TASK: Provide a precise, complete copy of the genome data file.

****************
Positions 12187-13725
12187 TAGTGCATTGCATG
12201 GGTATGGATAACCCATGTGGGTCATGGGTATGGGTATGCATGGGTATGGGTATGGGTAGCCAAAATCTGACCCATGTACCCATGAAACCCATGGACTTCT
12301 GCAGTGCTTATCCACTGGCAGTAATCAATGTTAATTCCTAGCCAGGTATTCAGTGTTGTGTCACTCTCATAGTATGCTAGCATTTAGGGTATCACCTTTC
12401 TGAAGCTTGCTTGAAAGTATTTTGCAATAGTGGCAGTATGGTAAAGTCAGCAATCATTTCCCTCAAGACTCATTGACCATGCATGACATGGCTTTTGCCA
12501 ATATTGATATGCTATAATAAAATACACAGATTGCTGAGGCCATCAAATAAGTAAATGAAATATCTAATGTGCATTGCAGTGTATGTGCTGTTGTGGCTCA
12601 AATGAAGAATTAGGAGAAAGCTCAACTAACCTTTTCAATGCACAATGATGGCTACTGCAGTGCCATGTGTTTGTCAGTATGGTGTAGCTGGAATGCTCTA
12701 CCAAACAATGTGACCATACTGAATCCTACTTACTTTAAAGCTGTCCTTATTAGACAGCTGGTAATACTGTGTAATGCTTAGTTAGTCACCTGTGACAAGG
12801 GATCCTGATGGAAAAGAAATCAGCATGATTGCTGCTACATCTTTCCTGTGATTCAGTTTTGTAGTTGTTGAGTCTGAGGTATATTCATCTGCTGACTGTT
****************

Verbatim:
Positions 12187-13725
12187 TAGTGCATTGCATG
12201 GGTATGGATAACCCATGTGGGTCATGGGTATGGGTATGCATGGGTATGGGTATGGGTAGCCAAAATCTGACCCATGTACCCATGAAACCCATGGACTTCT
12301 GCAGTGCTTATCCACTGGCAGTAATCAATGTTAATTCCTAGCCAGGTATTCAGTGTTGTGTCACTCTCATAGTATGCTAGCATTTAGGGTATCACCTTTC
12401 TGAAGCTTGCTTGAAAGTATTTTGCAATAGTGGCAGTATGGTAAAGTCAGCAATCATTTCCCTCAAGACTCATTGACCATGCATGACATGGCTTTTGCCA
12501 ATATTGATATGCTATAATAAAATACACAGATTGCTGAGGCCATCAAATAAGTAAATGAAATATCTAATGTGCATTGCAGTGTATGTGCTGTTGTGGCTCA
12601 AATGAAGAATTAGGAGAAAGCTCAACTAACCTTTTCAATGCACAATGATGGCTACTGCAGTGCCATGTGTTTGTCAGTATGGTGTAGCTGGAATGCTCTA
12701 CCAAACAATGTGACCATACTGAATCCTACTTACTTTAAAGCTGTCCTTATTAGACAGCTGGTAATACTGTGTAATGCTTAGTTAGTCACCTGTGACAAGG
12801 GATCCTGATGGAAAAGAAATCAGCATGATTGCTGCTACATCTTTCCTGTGATTCAGTTTTGTAGTTGTTGAGTCTGAGGTATATTCATCTGCTGACTGTT